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The Science Survey

We've got the news down to a science!

The Science Survey

We've got the news down to a science!

The Science Survey

Are Newer Animated Movies Really That Bad?

While not every animated movie from the 1980’s or the 1990’s is a work of art, to many animation fans, the 2010’s have heralded in an era of shockingly bad animated movies with cookie cutter stories and bad animation. Do these claims hold any weight?
Walt Disney, Public domain, via Wikimedia Commons
‘Snow White,’ created in 1937, was one of the first full length animated movies ever made, and the film made Walt Disney the household name he is today. Still a popular movie today, ‘Snow White’ is one of the first examples of classic animation that many people admire. (Image Credit: Walt Disney, Public domain, via Wikimedia Commons)

For many people, animated movies are a source of nostalgia. We grew up watching them, cuddled on our couches as the sky darkened outside. The Little Mermaid, Beauty and the Beast, Aladdin, and so many others are focal points of our youth. Even today, upon rewatching from an older point of view, these films still manage to elicit the same feelings of wonder and awe that arose in us as children. 

There is power in animation. It is not bound to the same rules of reality; movements become more dynamic and eye-catching, and facial expressions are less contained. Traditionally, animation is used to tell stories unsuitable for real-life acting. Do you want to make your character fly through the air? Sure, you can do it on a set, but it might appear clunky and haphazard. With a good animator, however, this same set of motions becomes whimsical and beautiful.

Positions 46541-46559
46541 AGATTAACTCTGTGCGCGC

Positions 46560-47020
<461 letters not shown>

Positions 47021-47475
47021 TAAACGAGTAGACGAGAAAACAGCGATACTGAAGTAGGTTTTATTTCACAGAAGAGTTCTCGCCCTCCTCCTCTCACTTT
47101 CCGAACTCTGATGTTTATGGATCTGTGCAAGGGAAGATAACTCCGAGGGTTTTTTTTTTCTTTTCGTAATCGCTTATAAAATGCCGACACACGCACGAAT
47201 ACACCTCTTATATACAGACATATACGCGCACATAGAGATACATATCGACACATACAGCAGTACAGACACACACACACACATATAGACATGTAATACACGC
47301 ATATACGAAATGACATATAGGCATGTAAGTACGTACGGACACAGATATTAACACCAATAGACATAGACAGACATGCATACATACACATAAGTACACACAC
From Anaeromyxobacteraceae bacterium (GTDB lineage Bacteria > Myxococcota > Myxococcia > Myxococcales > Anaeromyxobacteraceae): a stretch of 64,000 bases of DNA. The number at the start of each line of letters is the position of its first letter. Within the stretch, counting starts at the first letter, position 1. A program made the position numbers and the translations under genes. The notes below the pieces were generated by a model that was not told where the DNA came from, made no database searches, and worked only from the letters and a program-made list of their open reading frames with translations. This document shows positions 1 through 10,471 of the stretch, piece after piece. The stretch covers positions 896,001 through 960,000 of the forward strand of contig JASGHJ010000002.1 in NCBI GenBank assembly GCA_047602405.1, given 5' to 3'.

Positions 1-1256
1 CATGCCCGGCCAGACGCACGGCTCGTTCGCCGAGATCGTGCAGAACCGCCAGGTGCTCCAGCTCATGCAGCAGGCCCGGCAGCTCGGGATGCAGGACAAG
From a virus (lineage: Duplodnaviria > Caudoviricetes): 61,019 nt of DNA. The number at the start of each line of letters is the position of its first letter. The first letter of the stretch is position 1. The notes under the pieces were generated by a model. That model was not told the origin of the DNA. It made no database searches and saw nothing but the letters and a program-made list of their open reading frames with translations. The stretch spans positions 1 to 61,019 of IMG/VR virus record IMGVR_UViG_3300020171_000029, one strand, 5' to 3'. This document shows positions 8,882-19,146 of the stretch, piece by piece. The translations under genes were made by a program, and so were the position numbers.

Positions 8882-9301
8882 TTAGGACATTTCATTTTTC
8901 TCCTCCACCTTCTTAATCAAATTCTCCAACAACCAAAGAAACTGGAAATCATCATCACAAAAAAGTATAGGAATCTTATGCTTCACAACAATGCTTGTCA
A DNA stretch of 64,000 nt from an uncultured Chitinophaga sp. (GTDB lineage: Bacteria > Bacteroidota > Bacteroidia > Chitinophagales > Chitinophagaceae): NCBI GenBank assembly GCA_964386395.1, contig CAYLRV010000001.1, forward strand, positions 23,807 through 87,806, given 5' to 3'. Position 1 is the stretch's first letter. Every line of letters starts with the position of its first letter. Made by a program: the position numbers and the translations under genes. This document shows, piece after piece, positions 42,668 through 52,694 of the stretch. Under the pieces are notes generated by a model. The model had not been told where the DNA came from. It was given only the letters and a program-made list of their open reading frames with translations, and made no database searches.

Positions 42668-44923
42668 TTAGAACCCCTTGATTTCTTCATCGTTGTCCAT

Regardless of just how expansive animation can be, it is mostly thought of as a kids’ genre, partially because of the wealth of children’s content that is animated. However, with the recent surge of popular animated media — both domestic and foreign — amongst multiple different generations, this stigma has slowly started to erode. Arcane, Vox Machina, and Scavenger’s Reign are all animated shows that have come out in the past few years to critical acclaim and are not designed with children in mind at all. 

At the end of the day, however, a good amount of animated media at home is designed for children, and this is particularly evident when we talk about animated movies. Almost every animated movie that I can think of that has been released in the past decade, from Coco to Inside Out, has been designed and marketed to kids. Looking at the demographic who is mostly consuming these movies, this makes sense. 

Some animation connoisseurs in recent years have started to converse about these animated movies, however — more specifically, their quality. Animation-wise and story-wise, these people have concluded that the newer animated movies just aren’t cutting it. Weaker animation, stories that rely on overly familiar beats, and soulless corporate maneuvering have led these movies to lack the magic that make older animated movies so timeless. 

For others, this answer isn’t as clear-cut as this. Are the movies actually bad, or have these people just aged out of the target demographic? Is there actually any huge difference in quality between newer and older animated movies, or are these people proselytizing about nothing? 

To come up with an answer to this — if there is an answer, as this largely comes down to your personal opinion — let’s do some analysis. Comparing older animation to newer animation, without even going into the specifics of movie making or contrasting these films’ artistic merit, there is a very stark difference between the animation styles of these films. Newer animation has a heavy use of 3D techniques, with a very liberal dose of CGI. It’s also much more visually bright, with an almost oversaturated quality. This is pretty to look at, but it definitely takes its toll on our eyes after a bit.